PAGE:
Why are conservatives letting go of Thatcherism?

Hazem Saghieh
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It was surprising to some observers when British Treasury Secretary Philip Hammond announced the end of financial austerity in the annual budget and allocated billions of pounds into the deteriorating healthcare and for reviving a number of other social services.

Some commentators have linked this announcement to Brexit and the debate surrounding it within the ruling British Conservative Party, especially since the most hardline conservatives who want Britain to leave the EU are the ones who insist the most on removing the role of the state and adhering to the Thatcherism doctrine regarding austerity and privatization.


More importantly, as recorded by British writer Martin Kettle, the debate within the Conservative Party was regarding the role of the state. It is well known that before the rise of Margaret Thatcher in the 1980s, this party held on to that role, even within limits to organize the capitalist process and prevent the destruction of the idea of ‘one nation’ and ‘one people’. Here, the discussion goes back to its root, to Adam Smith himself.

The rise and prevalence of Thatcherism has overlooked this dimension in capitalism in favor of hyper privatization and austerity alone in accordance with a famous phrase said by Thatcher: “There is no such thing as society”

Hazem Saghieh

This economist and great thinker whose name is associated with the principle of free market economy is also the one who emphasized the role of the state in protecting the nation, in the administration of justice as well as providing the society with public services such as infrastructure, local schools and most importantly performing its role in organizing the market.

The rise and prevalence of Thatcherism has overlooked this dimension in capitalism in favor of hyper privatization and austerity alone in accordance with a famous phrase said by Thatcher: “There is no such thing as society”. But what the conservative environment is witnessing today is almost like digging that tradition and restoring it.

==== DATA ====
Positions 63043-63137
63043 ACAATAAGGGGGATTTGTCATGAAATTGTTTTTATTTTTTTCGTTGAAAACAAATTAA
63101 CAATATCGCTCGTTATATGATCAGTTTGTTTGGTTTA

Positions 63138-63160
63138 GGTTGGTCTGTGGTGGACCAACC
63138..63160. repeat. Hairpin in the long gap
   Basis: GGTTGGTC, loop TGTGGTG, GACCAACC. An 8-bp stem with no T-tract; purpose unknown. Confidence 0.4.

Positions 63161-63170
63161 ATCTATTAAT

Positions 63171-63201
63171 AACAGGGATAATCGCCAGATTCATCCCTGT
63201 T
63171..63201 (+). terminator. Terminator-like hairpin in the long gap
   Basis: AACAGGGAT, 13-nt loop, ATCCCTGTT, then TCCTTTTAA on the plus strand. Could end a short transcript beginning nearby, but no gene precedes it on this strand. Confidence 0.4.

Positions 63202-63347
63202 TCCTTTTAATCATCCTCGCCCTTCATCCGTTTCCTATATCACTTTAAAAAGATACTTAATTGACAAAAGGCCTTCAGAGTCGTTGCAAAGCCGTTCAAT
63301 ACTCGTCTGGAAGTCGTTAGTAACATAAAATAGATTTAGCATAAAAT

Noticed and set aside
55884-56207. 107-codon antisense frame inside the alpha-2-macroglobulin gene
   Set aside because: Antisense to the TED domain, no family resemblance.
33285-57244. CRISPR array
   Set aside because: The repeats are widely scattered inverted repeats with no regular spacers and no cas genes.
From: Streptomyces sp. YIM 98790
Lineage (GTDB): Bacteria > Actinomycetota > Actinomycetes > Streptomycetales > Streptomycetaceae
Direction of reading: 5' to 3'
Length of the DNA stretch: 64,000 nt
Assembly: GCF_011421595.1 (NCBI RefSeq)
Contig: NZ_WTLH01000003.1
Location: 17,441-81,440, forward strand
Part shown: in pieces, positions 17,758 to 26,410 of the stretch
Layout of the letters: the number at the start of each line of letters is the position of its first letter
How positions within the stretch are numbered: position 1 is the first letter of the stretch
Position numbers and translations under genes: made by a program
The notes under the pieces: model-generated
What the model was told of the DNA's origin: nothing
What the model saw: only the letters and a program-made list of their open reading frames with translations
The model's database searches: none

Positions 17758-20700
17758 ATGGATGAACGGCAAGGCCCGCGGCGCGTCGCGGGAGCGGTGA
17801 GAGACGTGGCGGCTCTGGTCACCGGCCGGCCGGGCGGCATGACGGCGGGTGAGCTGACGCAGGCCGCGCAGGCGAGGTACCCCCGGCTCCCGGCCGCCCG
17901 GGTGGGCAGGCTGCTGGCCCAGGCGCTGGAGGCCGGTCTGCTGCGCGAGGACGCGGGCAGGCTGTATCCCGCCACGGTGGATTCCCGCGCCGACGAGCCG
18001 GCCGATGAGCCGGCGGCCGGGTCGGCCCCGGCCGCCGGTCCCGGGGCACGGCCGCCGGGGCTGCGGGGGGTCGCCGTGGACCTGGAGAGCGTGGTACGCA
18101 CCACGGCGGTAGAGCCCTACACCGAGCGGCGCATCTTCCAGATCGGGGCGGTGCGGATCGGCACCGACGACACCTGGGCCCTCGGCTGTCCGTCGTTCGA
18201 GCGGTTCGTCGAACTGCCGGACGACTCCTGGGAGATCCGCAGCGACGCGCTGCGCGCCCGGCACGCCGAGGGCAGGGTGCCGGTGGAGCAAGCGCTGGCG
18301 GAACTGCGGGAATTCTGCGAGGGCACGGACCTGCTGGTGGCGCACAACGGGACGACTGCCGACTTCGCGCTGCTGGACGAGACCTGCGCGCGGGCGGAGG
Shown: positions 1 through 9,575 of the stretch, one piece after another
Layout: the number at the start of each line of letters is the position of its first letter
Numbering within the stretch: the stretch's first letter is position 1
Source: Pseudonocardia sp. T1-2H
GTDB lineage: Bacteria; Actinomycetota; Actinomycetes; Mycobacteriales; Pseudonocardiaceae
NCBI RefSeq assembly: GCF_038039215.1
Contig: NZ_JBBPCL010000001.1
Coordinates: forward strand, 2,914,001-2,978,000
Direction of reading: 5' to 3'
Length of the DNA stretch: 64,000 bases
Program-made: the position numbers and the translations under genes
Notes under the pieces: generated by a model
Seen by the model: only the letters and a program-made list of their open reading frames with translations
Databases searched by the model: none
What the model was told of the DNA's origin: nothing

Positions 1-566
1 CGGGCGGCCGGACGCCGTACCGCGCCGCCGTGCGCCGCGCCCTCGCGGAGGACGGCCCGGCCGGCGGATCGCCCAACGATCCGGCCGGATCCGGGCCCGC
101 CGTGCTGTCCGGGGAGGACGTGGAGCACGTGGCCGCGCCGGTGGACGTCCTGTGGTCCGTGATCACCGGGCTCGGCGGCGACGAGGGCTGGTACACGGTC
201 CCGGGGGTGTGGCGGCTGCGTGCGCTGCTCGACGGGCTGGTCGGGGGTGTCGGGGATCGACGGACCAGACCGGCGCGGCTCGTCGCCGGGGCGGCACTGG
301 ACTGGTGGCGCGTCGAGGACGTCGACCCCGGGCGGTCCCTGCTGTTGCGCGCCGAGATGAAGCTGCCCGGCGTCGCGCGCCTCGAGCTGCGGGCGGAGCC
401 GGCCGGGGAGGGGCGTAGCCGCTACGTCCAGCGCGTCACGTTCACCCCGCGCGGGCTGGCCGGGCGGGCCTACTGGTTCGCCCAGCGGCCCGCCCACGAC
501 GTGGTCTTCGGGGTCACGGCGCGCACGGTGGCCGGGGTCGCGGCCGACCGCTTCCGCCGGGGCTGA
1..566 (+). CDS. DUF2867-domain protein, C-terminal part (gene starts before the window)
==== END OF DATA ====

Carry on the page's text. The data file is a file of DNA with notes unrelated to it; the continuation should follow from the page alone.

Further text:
In this sense, Martin Kettle points out similar positions voiced by Harold Macmillan, the conservative prime minister in the 1950s and early 1960s, when he said: “Unless we can continue this peaceful evolution from a free capitalism to planned capitalism, or, it may be, a new synthesis of capitalist and socialist theory, there will be little hope of preserving the civil, democratic and cultural freedoms.”

But why now?

It has become clear, not only in Britain, but throughout Europe and the world, that the widening of economic inequality is a major reason for the rise of populist and ultra-nationalist movements. Similarly, the vote in favor of Brexit was a clear indication of where the situation is headed due to this disparity.

Conservative populists, such as former Secretary of State Boris Johnson or the former populist leader of the UK Independence Party, Nigel Farage, rallied for Brexit and mobilized the frustrated groups of Britons in its favor. Needless to say, a very influential part of the British bourgeoisie, which finds its interests in Europe, considers the Conservative Party its political home.

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Meanwhile, the opposing Labor Party under the leadership of Jeremy Corbyn, has managed to turn the party into the largest party in Europe in terms of membership by benefitting from the economic crises and the political crisis of democracy. With growing political despair hitting the youth, they finally restored vitality that pushed them back to partisan work as embodied by Corbyn’s party.

In this sense, the recent response to the conservatives is similar to what happened after World War II, when the “welfare state” and the adoption of the Keynesian economic principles blocked the path of the more extreme and radical forces. Will the British – who have a long history of pragmatic and experimental traditions – once again demonstrate that they are ready to be the first to review and change these dogmas, and therefore become pioneers in dealing with populism which feeds on social inequality that is no longer bearable or acceptable?

This article is also available in Arabic.

Hazem Saghieh is a Lebanese political analyst and the political editor of the London-based Arab newspaper al-Hayat.

Disclaimer: Views expressed by writers in this section are their own and do not reflect Al Arabiya English's point-of-view.
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